I particularly love this moment, when J’onn J’onzz, the Martian Manhunter, begins to acclimate to his new planet, by watching television.
The captions inform of us the larger character arc for J’onn, but we don’t really need them. We see J’onn acclimate, we see his shape shifting powers manifest. The shift to Groucho Marx paints a picture for us of J’onn gleefully doing an impression, as anyone who watches enough Groucho might attempt to do in the wee hours of the night. The change to Bugs Bunny is just hilarious and earnest; the art style so perfectly mimicking the look of the Looney Tunes in 1955, which would be jarring if it wasn’t done so well, the empty soda bottles letting us known how much time has passed, how much he is enjoying soda.
It’s brilliantly composed and gives us so much insight into J’onn in only three panels. This kind of craft isn’t just art, this is poetry.
In 2007, I worked at a comic book store in Clearwater, Florida, called Emerald City Comics. As far as jobs go, it was fine. The pay was abysmal, but the staff was wonderful, and by the time I left, I had cultivated some truly wonderful friendships that I still have to this day.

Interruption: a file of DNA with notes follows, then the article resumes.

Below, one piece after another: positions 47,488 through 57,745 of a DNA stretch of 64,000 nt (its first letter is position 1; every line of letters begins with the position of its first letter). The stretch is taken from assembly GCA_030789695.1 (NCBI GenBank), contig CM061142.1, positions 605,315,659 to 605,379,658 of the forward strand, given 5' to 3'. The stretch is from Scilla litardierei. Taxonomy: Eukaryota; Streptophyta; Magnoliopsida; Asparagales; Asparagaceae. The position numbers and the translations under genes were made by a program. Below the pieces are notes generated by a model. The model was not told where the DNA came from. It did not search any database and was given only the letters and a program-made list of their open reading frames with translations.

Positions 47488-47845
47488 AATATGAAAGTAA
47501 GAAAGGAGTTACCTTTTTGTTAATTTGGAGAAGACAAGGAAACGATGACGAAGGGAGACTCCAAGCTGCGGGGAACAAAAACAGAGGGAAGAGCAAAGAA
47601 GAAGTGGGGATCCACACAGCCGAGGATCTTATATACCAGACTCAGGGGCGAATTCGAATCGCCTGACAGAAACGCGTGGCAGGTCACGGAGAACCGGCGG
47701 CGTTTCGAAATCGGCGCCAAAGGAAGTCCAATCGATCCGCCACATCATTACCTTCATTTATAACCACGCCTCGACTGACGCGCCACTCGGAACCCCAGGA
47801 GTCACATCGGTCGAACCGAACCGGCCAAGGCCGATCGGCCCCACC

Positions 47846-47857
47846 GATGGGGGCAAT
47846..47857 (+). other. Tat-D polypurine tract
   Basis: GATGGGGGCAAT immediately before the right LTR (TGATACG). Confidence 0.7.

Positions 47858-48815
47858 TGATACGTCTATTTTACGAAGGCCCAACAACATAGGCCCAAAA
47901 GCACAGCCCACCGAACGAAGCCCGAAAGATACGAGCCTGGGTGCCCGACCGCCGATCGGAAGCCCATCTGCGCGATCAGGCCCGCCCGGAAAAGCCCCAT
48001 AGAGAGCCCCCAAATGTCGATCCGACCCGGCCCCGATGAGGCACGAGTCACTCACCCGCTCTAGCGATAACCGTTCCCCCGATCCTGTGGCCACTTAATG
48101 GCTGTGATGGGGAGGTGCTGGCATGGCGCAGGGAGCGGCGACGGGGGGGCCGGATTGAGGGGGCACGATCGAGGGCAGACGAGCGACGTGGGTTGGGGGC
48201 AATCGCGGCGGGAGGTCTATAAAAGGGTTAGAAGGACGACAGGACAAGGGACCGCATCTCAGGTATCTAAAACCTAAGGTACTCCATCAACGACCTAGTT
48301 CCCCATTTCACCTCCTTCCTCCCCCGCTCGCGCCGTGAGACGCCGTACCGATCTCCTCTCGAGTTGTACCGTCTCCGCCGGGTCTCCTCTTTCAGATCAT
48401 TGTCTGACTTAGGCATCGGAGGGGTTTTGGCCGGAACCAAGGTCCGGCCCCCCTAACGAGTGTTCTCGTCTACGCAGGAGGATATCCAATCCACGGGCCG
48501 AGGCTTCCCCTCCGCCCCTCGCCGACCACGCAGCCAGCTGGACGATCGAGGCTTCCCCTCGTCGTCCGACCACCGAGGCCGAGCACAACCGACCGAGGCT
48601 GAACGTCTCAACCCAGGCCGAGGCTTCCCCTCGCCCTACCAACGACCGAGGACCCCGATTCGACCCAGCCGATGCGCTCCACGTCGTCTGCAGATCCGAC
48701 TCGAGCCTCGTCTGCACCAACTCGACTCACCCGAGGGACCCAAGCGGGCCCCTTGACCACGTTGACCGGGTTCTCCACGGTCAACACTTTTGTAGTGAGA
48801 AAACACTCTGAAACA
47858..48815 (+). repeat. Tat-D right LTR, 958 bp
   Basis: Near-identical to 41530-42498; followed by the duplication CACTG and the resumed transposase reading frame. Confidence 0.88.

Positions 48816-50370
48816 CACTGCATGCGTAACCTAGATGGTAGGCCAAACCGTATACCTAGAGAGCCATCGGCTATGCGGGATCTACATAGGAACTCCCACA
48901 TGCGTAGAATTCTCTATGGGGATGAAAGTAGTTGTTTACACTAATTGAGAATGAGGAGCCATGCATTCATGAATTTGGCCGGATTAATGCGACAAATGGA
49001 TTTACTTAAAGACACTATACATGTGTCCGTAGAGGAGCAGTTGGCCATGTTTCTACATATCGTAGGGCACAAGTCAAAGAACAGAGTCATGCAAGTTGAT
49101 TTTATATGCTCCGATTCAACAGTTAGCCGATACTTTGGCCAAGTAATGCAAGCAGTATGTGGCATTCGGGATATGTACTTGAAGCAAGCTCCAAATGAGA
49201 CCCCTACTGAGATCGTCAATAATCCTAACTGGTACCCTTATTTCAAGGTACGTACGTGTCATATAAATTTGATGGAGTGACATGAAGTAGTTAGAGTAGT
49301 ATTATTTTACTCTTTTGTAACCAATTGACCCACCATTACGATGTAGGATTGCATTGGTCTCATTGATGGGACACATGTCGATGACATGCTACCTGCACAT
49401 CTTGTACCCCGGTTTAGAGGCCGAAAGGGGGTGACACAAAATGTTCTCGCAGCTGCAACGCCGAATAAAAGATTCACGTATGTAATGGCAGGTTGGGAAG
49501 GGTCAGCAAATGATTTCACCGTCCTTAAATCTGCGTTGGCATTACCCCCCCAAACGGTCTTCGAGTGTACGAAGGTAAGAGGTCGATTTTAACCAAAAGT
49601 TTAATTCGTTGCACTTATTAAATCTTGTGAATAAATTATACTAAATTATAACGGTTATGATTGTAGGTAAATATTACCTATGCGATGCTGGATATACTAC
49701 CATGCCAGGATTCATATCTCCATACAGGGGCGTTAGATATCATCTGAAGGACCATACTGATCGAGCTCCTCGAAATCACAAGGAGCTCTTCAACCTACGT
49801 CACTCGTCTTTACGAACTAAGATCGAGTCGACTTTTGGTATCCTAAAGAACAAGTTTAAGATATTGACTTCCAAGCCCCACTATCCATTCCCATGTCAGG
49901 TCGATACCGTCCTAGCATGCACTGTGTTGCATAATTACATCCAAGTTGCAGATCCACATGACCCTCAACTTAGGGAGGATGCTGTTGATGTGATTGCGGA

The coolest part about this job though, was the frequency in which comic book professionals would visit the store to shop.
As employees, we weren’t really allowed to geek out when they came in, and admittedly, it wasn’t really difficult not to. Though many were artists and writers I loved, I’ve never been one to get visibly giddy over someone whose work I admire, and really, they were there to shop, not to be bothered by me or anyone else in the building. I fully admit that most of the time, I didn’t even recognize them until someone pointed them out. I’m pretty bad at faces generally, and I don’t even recognize people I know half of the time.
Darwyn Cooke was the exception. I recognized him right away.
It’s not correct to say that I met Darwyn Cooke, or that I knew him. I didn’t. He came into the store a few times when I was working, and one time, I rang him up. That’s all.